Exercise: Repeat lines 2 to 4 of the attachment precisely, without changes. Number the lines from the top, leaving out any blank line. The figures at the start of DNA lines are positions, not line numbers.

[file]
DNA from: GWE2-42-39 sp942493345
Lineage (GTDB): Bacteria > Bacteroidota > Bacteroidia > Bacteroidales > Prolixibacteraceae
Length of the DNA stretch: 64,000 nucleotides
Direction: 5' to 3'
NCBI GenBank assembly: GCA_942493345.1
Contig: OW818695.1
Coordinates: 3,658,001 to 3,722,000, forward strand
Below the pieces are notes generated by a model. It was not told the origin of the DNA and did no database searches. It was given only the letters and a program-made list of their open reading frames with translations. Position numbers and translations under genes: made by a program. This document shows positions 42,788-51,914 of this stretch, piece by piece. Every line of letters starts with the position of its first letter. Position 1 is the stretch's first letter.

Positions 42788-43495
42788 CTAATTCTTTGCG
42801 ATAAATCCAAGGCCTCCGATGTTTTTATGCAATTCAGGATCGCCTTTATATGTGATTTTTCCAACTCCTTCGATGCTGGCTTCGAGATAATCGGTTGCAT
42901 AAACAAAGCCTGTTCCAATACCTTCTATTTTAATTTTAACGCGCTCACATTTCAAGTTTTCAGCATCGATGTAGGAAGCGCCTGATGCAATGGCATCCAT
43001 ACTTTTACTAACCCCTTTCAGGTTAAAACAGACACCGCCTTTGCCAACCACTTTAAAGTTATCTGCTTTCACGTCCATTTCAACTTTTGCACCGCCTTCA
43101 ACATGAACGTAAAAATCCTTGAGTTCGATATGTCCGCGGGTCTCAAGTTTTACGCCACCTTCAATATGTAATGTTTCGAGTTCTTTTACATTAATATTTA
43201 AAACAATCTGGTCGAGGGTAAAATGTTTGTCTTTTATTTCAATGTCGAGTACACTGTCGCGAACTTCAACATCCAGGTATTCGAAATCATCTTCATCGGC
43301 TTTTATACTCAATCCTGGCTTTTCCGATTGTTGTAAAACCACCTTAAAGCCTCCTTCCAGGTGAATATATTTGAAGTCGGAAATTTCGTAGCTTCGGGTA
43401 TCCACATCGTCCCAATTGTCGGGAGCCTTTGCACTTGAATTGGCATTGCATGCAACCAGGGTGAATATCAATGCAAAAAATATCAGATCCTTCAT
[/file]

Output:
Lineage (GTDB): Bacteria > Bacteroidota > Bacteroidia > Bacteroidales > Prolixibacteraceae
Length of the DNA stretch: 64,000 nucleotides
Direction: 5' to 3'